We Did It!
The budget is done and it is now official: We saved funding for the arts in RI! Thank you for all your work and support in helping us make this happen. On June 3 and 4, the Finance Committee's proposed budget was debated in the full Assembly. The cuts proposed by Governor Carcieri earlier this year - 1% for the Arts public art program, the Film Tax credit, and $700,000 in grant dollars through RI State Council on the Arts - have been restored in the Assembly's budget!
Power Line Up for House Finance Hearing
On Wednesday, May 5, a power line up will join us at the State House to testify on behalf of preserving funding for RI State Council on the Arts. The group includes Lt. Gov. Elizabeth Roberts, National Poetry Out Loud Winner Amber Rose Johnson, local knowledge economy innovator and co-founder of Betaspring, Allan Tear, and small creative business owner Kevin Cunningham of Spirare Surfboards. View the full line up »
This is the most important hearing of the year. The Governor proposed near elimination of RISCA's grant funding pool - the funds that go directly to non-profit arts organizations, individual artists and small creative businesses, and school districts and municipalities throughout Rhode Island for arts education programs.
Sign up for our email alerts to stay up-to-date on efforts to restore funding.
Update on Cut of Public Art
A Positive Move for Public Art! But it's not over!
On March 15, the Governor backed off from his proposal to eliminate the 1% for the Arts Public Art program in a memo sent to legislative leaders. See the Providence Journal article that highlights this move, while covering our Arts Advocacy Day event.
While this is great news for the arts - it is still up to the Assembly to make the decision to restore the cut. We have heard positive comments from both House and Senate Finance on restoring the Public Art program, and recognize their consistent support for the arts over the years - but this fight isn't over! The decision to restore is part of the larger budget process currently underway in the House and Senate Finance Committees, and will only be known to us once their respective budgets are announced.
Legislators still need to hear from YOU! If you have not made contact with your lawmaker, please do so immediately! And keep this public art update in mind when you make your calls!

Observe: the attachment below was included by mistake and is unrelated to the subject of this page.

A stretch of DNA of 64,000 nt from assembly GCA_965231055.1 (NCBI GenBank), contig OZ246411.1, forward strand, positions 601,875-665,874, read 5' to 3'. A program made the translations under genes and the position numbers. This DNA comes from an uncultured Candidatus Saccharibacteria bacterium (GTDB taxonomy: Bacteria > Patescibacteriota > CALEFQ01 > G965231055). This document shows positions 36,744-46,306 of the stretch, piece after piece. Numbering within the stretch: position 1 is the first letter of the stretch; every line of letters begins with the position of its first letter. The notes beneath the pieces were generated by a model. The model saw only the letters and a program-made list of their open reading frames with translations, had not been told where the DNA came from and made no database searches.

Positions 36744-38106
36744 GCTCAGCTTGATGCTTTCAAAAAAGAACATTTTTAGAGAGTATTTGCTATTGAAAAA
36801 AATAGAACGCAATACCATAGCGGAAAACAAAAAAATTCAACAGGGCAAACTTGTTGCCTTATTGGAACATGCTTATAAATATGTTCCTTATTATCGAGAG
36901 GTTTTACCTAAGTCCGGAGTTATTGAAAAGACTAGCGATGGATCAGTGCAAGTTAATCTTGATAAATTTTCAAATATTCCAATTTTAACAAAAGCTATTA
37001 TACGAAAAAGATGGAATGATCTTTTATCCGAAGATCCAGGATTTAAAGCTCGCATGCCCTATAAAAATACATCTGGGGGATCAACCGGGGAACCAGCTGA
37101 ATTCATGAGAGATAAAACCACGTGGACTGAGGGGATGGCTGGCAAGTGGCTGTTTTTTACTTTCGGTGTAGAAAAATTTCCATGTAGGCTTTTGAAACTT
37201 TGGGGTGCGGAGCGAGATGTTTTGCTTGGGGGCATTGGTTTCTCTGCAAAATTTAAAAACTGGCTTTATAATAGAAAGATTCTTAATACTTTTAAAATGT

Arts Advocacy Day Highlights
On Tuesday, March 16, Arts Advocacy Day at the State House was clearly a day for the arts and creativity. Artists, arts leaders, advocates and business leaders gathered in and outside the Governor's State Room on the 2nd floor. Early on in the day's event, a group of advocates learned the tricks of the trade with a brief training session facilitated by Lori Fresina from M+R Strategic Services. A wine and cheese reception set the tone for the upcoming speaking program. Read more here »
Governor Proposes Severe Cuts to the Arts
The Governor's FY11 recommended budget announced at a press conference on Tuesday, Feb 2 recommends elimination of the public art program, the film tax credit and state discretionary grant funds, a total cut of 58%. If enacted, these cuts will have a devistating affect on the creative community and beyond. They will cause a severe hit to the many arts and cultural institutions in our state that liven our cities, attract businesses and jobs, hire locally, buy locally and contribute largely to our economic well-fare.
The Providence Journal released these details in the Tuesday, February 2nd, article "Details of Carcieri’s Budget Emerge".
On February 8, the Providence Journal followed up with a front page story: “Arts Help Economy, Supporters Say as Carcieri Considers Spending Cuts”
Unfortunately, there is a major error in the story. The New England Foundation for the Arts number is actually $750,368,565. Not just $750K as the story reports. BIG DIFFERENCE.
See community leaders' reaction in the RI CFA press release (pdf).
We need you NOW! This cut serves as a wake up call to the creative community. To all employed in and/or supportive of the arts and creative sectors in Rhode Island: We must act quickly to fend off similar fate in the Assembly. Become a member today and help us do this work!
RI Citizens for the Arts will be working with members of the Assembly to right this wrong and our effectiveness depends on YOU - our grassroots advocates, coalition partners, business leaders, artists, designers, patrons, organization leaders, and more. We will be the hub of information, training and mobilization.
We Have the Facts:
Now let's get together and bring our message to the Assembly.
- Every $1 invested by the state through RI State Council on the Arts leverages another $21.55 in outside funds.
- Nonprofit arts and cultural organization in Providence alone generate $111.8 million annually in local economic activity: hotel stays, restaurants, shopping. That's the ripple effect of the arts!
- There are 2,250 creative industry businesses in Rhode Island registered with Dun & Bradstreet.
- These businesses employ more than 11,842 people.
- The sector grew between 2007 and 2008 by 5.1% while other sectors declined.
- These are businesses and jobs at stake.
Read more facts about "Making the Case for the Arts and Creative Industries Sector" (pdf). Let's get together and bring our message to the Assembly.
We'll be calling you to action soon - be sure to be signed up for our email alerts and to check back here often for updates!
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